When it comes to organizational transformation, it’s easy to dive in and tackle the changes that need to be made.
It’s true that 70% of change programs fail to achieve their goals. This is often linked to employee resistance, poor management and ineffective communication. When it comes to understanding change and how to really shift and transform organizations, we must focus on people, relationships and alignment.
Knowing what makes us human, how our brains work and how we feel about fairness are all important areas to understand when it comes to change. It’s crucial to remember that our brains are much the same as when we were cave people, in the sense that our brain’s core purpose is to keep us safe. We’re hard wired to protect ourselves and, as a result, try to predict what will happen.
When we recognize this, it’s easier to understand more about our behavior.
Map that to times of change, which are full of ambiguity, confusion and uncertainty. It’s no wonder we don’t do well when there’s huge upheaval, lots of unknown outcomes and lack of leadership or communication.
We don’t often talk about relationships in the workplace — we think about our relationships with partners, friends and family. However, it’s important to remember we are all in a relationship with different people across the organization.
Relationships should be built on mutual respect, fairness and trust. If we don’t have those as foundations in our organizations, we are really going to struggle. Relationships work best when there is honest and clear communication. When there is a foundation of trust between those involved. When there is respect for the skills and insights each party brings. And when we all look out for each other and the organization.
If you don’t have positive work relationships like this in place, how can you expect change to work? Without them, our brains don’t feel safe and can’t predict what will happen. As a result, we feel threatened.
Alignment is at the core of the issue when it comes to the failure of any change programs. Sometimes we start to implement change without considering if everyone is aligned to it.
It doesn’t matter whether you’re introducing a new technology, a change of business ownership or the evolution of the strategy; if influential stakeholders in the change process aren’t aligned, it causes issues.
As a board or a leadership team, is everyone aligned and supportive? Or is there dysfunction in that team, with individuals focusing on their own agenda or goals? If there is no alignment at the top, there won’t be anywhere else in the organization.
That’s why leadership alignment to change is so key.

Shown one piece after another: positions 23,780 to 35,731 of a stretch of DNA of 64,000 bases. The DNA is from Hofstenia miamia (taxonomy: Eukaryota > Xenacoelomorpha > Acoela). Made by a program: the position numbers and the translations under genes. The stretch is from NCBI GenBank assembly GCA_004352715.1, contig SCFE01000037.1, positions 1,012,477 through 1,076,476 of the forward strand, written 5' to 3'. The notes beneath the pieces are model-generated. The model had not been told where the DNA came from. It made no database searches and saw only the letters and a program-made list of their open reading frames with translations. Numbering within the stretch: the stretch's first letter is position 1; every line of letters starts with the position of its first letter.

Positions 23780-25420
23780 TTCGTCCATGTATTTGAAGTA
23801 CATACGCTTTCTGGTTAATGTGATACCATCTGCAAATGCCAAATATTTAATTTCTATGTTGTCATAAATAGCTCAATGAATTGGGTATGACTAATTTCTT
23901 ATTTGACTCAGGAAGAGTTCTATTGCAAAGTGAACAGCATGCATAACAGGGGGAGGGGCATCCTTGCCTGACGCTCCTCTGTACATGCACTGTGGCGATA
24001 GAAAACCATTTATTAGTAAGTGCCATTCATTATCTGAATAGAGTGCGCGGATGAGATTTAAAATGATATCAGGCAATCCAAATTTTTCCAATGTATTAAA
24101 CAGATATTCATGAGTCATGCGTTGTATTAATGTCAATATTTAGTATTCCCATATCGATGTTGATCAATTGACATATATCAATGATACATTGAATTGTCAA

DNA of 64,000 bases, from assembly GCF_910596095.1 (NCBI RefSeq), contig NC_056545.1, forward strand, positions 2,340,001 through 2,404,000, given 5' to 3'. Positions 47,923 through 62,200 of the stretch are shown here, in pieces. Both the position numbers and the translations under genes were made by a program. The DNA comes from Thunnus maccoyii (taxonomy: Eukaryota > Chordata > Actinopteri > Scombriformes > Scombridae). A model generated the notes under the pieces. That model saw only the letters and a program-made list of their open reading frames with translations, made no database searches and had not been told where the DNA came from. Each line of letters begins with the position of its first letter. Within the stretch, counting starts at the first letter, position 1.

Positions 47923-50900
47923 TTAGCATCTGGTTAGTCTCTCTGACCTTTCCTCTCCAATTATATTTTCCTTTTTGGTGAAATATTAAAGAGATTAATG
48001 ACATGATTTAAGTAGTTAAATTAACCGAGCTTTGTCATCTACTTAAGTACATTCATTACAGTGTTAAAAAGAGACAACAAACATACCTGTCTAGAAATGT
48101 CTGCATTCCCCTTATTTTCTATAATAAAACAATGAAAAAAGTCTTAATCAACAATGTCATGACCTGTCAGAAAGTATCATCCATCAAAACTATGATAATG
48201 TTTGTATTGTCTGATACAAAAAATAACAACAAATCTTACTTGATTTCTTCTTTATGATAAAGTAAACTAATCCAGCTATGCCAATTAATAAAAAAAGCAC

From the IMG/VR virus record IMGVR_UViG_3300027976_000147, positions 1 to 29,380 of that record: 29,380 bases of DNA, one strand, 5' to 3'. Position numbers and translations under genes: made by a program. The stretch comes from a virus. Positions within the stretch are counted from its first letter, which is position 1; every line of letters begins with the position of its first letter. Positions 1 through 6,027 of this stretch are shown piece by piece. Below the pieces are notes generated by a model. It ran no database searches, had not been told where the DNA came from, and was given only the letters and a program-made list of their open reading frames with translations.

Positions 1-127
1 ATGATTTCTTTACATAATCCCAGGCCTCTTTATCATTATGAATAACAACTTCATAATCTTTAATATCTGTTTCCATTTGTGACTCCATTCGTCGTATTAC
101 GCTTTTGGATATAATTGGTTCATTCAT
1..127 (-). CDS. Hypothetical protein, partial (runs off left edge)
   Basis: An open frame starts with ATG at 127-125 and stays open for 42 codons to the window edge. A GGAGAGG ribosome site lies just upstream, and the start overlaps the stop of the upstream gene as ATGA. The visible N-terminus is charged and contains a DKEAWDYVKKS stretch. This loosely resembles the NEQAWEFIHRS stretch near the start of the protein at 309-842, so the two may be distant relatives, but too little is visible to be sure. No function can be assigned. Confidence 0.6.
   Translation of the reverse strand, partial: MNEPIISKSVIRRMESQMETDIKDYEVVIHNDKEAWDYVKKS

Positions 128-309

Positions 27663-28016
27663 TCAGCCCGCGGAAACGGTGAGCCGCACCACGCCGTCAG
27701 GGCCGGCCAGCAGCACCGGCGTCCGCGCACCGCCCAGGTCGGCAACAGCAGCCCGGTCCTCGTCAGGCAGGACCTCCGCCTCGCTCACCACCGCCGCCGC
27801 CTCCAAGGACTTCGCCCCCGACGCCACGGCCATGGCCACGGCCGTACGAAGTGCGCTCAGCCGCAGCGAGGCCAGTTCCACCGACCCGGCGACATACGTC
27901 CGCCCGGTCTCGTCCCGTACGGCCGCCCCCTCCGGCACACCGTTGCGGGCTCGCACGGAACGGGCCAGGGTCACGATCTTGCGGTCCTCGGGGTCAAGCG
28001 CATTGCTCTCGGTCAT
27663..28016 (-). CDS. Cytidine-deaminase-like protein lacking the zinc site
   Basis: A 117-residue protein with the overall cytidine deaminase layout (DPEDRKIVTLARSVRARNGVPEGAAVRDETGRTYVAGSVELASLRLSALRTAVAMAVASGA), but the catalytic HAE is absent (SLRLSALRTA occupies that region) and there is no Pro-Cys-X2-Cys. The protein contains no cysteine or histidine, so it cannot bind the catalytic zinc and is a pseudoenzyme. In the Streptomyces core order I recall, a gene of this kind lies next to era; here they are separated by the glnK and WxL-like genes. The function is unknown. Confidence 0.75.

We then need to ensure that employees across the organization are united in delivering on the strategy, objectives and goals. To truly create an engaging and efficient business, there must be this orientation with everyone aiming for the same thing — and, most importantly, wanting to!
I frequently talk about how often we rush to fix things in the hope of eliminating a feeling of chaos we might have. Trying to find quick answers to deep questions is where the risk is. If we don’t spend time on alignment as a constant, before the need to change or before the chaos happens, then we must be prepared for failure.
Just like the alignment of wheels, when they become misaligned you’re knocked off course and quickly going in the wrong direction, tires squealing!
3 Ways to Improve Alignment When You’re Going Through Change
As a communicator, how can you ensure there is alignment in your organization to be prepared for change? How can you ensure you have an engaged and efficient workforce?
1. Take your time. Spend time with the leadership team to make sure they are aligned. If there are areas of dysfunction, you need to get uncomfortable to dig into the root cause. If you don’t spend the time doing this, any efforts on communication and engagement will quickly unravel.
2. Manage your stakeholders. Invest time in your stakeholder management. If you’re looking to align everyone, you must understand everyone and their interests in the organization. Do you have a clear stakeholder map that identifies groups with impact and influence? Have you reviewed it recently?
3. Encourage dialogue. Make sure there is space for two-way conversations. If people and relationships are the foundation of the alignment, it’s important to make space for discussion and engagement. We can’t tell people what to do and simply expect them to follow us.
If you’re looking at business transformation over the next year, now is the time to invest in alignment. Make sure your leaders and line managers understand the importance of communication and engagement in achieving this, and the impact it will have on the desired outcomes.
Jenni Field is an international speaker, author, podcaster and business communications strategist. In a career spanning nearly 20 years, she has worked in the pharmaceutical, defense, retail, hospitality and not-for-profit sectors. It is this experience that contributed to the development of The Field Model™ and her book, “Influential Internal Communication.” Field has her own podcast, Redefining Communications with Jenni Field, and she co-hosts the award-winning podcast Calm Edged Rebels.
This blog first appeared at Catalyst.IABC.com and is republished here with permission.